Buying flowers in Hawaii is pretty much the same as anywhere else, with the exception that the hard-to-find exotic flowers on the mainland---like plumeria, protea and, of course, orchids---are more readily available in Hawaii. Hawaii's mild tropical climate, rich volcanic soil and abundant rainfall produce a wide variety of beautiful and unusual flowers.
Decide what types of flowers you want to buy and how much money you want to spend. Standard florist fare such as carnations, roses and chrysanthemums are more expensive in Hawaii because they have to be shipped in. They also may not be as fresh as the more exotic flowers grown in Hawaii.
Choose flowers that are sturdy such as protea, antherium and orchid---if the flowers are to be shipped back to the states, or travel on the plane with you.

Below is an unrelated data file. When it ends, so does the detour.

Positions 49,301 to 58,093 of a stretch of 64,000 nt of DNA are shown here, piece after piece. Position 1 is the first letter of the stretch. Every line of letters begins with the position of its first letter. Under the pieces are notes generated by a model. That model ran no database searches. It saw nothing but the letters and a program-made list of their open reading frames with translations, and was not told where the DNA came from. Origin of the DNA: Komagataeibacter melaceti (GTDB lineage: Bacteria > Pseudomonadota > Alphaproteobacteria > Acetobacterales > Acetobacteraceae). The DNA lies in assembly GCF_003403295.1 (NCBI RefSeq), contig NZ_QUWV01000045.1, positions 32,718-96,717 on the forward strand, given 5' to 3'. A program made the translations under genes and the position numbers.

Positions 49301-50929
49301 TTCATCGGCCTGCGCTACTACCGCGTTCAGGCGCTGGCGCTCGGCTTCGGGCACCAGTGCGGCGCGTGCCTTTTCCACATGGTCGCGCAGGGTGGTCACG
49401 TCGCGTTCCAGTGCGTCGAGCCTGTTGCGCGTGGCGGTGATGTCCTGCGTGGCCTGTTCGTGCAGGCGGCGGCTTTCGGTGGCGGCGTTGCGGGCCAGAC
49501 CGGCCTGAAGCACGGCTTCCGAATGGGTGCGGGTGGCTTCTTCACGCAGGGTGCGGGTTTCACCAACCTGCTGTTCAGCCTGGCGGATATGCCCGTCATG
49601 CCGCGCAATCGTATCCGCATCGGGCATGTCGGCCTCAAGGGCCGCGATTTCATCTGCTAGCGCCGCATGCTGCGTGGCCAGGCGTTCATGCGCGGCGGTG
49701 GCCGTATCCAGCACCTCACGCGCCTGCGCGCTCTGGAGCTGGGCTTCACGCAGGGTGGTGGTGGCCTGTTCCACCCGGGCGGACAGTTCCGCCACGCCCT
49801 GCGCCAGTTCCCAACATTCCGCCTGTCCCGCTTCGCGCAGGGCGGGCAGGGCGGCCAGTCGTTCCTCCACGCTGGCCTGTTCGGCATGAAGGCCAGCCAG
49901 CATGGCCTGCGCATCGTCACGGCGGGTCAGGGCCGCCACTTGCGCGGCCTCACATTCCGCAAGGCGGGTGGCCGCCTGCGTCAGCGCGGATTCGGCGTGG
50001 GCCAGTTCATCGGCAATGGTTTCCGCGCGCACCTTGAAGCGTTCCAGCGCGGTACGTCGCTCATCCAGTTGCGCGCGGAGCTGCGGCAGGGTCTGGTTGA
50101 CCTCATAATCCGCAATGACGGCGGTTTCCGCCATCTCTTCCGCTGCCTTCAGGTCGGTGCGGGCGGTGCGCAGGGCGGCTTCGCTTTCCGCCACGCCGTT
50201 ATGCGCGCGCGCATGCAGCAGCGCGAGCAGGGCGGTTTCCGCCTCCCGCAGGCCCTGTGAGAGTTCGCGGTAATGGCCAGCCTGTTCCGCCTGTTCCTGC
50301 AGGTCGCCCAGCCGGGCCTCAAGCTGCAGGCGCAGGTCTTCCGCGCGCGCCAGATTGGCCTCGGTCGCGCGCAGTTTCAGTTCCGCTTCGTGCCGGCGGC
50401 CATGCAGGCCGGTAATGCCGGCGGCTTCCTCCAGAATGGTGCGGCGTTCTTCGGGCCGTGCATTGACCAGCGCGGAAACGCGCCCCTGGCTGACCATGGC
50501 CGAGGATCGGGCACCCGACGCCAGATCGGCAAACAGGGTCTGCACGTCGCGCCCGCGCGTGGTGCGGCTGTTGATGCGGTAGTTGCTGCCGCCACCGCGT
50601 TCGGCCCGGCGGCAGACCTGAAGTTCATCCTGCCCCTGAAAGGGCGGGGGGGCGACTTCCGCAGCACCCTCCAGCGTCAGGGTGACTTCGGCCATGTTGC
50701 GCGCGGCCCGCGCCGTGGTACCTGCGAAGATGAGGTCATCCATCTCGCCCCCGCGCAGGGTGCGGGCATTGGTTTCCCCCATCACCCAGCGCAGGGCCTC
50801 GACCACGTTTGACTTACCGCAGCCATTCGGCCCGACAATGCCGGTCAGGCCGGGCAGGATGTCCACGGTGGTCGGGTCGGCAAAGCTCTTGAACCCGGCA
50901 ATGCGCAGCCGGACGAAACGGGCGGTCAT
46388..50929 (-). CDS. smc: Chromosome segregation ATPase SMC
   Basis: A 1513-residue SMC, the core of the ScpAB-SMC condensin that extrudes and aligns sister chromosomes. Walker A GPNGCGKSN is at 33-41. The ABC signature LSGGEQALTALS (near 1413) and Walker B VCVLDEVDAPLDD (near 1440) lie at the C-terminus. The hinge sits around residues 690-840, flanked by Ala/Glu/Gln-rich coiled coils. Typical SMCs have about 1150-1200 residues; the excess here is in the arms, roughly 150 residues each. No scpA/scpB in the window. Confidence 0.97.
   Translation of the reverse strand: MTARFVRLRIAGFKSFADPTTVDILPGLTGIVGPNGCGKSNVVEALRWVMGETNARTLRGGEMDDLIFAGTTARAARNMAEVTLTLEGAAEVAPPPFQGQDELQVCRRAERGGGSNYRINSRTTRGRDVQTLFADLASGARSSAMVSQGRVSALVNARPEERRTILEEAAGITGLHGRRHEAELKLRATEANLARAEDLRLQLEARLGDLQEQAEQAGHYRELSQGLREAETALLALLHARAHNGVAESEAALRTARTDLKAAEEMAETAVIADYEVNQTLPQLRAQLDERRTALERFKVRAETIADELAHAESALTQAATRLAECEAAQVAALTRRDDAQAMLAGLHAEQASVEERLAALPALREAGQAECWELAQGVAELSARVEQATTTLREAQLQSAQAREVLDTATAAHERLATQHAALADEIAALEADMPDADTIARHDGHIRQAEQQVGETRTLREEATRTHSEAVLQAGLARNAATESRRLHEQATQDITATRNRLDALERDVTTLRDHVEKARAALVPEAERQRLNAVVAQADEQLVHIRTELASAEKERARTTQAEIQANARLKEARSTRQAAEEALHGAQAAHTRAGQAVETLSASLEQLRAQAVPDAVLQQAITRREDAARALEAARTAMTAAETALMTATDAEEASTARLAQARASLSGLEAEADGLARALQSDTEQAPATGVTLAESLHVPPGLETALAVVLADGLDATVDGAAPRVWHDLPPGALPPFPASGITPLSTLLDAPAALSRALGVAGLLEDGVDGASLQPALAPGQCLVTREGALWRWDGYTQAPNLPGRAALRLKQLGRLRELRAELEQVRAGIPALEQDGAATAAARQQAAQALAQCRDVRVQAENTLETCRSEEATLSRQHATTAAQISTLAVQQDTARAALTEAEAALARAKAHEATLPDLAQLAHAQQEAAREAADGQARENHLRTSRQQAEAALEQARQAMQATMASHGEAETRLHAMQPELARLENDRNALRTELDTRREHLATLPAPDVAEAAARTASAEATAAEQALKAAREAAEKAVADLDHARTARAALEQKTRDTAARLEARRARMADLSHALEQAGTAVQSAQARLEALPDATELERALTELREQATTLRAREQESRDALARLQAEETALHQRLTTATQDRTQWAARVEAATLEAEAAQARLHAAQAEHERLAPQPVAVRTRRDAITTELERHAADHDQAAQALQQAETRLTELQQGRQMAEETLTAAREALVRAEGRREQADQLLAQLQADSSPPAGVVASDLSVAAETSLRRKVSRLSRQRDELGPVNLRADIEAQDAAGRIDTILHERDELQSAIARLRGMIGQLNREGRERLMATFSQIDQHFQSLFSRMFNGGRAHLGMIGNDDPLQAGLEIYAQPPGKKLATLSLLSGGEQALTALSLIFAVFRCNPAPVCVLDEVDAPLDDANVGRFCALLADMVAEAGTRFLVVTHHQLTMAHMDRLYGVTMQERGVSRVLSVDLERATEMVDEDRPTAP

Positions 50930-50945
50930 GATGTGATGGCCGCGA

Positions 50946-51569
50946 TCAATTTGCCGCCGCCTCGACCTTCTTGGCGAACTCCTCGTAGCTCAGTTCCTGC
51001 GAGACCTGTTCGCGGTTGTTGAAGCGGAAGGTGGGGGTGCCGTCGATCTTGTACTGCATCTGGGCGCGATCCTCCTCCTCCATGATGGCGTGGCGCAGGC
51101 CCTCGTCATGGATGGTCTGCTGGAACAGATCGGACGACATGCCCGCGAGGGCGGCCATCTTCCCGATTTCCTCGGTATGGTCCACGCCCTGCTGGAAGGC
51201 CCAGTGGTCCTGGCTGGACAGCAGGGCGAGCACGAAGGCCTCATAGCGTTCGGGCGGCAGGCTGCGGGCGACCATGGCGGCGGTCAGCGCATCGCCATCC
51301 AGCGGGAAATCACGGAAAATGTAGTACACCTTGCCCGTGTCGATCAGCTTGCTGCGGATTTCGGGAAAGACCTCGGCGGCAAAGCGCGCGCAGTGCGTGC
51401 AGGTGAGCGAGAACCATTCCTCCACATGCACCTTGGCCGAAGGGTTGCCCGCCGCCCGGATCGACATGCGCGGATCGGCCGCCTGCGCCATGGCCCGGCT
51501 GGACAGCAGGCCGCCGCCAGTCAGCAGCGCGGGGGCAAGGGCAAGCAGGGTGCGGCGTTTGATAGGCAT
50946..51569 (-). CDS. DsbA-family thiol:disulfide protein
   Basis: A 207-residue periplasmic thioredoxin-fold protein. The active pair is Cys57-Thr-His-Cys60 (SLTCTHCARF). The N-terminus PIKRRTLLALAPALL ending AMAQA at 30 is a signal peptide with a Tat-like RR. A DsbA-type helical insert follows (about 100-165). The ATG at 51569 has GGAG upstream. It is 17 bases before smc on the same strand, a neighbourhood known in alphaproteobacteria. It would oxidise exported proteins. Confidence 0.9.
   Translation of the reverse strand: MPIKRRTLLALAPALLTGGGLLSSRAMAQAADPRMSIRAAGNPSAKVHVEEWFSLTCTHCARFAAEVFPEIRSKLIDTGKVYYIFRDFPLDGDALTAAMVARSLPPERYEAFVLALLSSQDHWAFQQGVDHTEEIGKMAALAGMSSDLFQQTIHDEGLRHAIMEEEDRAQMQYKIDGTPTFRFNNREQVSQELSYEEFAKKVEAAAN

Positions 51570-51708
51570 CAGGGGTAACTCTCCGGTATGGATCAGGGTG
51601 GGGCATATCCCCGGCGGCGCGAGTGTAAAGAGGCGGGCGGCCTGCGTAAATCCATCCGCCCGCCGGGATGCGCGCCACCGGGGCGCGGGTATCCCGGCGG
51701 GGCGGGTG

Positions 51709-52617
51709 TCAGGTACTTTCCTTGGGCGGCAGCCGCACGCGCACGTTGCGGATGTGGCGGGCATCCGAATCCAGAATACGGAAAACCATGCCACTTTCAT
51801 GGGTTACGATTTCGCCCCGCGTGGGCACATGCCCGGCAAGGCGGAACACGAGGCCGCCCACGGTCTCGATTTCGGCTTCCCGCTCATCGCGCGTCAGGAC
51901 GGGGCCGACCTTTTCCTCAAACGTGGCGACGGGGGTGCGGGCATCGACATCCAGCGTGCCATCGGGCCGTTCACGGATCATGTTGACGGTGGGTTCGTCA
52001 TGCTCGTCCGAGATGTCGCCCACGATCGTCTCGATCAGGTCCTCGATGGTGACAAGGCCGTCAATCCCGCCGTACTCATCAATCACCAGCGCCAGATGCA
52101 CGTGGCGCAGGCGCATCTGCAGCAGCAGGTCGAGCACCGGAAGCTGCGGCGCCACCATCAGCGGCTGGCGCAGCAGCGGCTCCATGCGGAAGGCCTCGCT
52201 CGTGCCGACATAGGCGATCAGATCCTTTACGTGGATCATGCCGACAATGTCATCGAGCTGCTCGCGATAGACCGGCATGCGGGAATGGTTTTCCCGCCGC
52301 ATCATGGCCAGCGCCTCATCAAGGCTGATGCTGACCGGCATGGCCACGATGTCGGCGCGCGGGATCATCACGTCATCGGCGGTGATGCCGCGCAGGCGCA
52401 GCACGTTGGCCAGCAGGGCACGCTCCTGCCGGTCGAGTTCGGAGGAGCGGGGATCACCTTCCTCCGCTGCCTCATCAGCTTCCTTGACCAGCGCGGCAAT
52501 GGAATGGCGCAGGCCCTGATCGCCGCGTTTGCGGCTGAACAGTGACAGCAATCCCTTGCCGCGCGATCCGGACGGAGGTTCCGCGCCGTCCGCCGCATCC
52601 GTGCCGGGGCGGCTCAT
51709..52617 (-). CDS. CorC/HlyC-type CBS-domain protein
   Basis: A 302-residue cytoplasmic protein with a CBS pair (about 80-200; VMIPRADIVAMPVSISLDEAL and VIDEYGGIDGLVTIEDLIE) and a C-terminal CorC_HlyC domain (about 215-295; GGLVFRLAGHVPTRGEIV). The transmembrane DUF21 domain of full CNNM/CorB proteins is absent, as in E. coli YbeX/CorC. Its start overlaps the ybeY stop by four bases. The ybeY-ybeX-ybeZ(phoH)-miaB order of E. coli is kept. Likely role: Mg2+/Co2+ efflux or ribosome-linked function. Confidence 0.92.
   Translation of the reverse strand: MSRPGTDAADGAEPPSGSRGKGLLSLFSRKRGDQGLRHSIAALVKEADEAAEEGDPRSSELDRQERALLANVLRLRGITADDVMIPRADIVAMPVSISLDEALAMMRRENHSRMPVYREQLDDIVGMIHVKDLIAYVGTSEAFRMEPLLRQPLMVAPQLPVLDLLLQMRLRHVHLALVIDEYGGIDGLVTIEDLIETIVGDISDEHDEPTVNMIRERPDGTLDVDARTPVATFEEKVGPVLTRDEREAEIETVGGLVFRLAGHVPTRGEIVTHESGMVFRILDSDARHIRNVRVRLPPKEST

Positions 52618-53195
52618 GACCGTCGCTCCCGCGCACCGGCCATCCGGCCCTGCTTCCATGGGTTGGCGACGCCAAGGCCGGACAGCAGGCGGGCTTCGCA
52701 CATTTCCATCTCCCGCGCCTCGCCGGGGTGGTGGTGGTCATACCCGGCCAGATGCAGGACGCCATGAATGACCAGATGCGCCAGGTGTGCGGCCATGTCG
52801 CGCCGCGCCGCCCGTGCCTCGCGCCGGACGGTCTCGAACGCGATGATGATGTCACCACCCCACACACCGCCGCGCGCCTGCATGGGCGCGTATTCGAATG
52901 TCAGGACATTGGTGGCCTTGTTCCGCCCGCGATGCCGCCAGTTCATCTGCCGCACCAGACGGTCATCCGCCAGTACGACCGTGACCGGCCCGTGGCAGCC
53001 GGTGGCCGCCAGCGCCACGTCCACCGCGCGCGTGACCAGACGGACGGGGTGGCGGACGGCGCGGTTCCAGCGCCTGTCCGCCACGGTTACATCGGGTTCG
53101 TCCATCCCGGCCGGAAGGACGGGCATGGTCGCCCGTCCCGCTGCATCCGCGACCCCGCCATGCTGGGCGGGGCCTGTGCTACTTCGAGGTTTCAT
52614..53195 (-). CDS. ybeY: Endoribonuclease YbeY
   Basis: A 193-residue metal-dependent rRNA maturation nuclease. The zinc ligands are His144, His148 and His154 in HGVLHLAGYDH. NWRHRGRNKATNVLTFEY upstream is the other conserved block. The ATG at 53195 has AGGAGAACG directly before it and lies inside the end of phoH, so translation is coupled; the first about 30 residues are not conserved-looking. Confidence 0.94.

Pick flowers that are grown in Hawaii such as heliconia which resemble bird of paradise; hibiscus, a trumpet-shaped flower with large, broad petals; and many species of orchids and plumeria, also known as frangipani, used to create leis.
Find local farmer's markets. The Hawaii Farm Bureau has a listing of the farmer's markets. Flowers are locally grown and often free from pesticides. Bring your own shopping bags, a cooler and cash in small bills. Wear comfortable shoes and plan on spending a block of time.
Discover local florists. Ask the concierge where you're staying for recommendations for a florist nearby. Ask the florist if he ships flowers directly from his shop to the recipient or if he uses a distributor, or a floral delivery service. Flowers bought in bunches are less expensive than those in an arrangement.
Shop at the local grocers. Many grocery store chains have floral departments. One national franchise has 14 locations in the Hawaiian islands and all of them sell flowers.
Pack the flowers with their stems wrapped in wet paper towels, a layer of newspaper and then wrapped in plastic wrap sealed at the top of the stems below the flowers to keep the flowers fresh after purchase.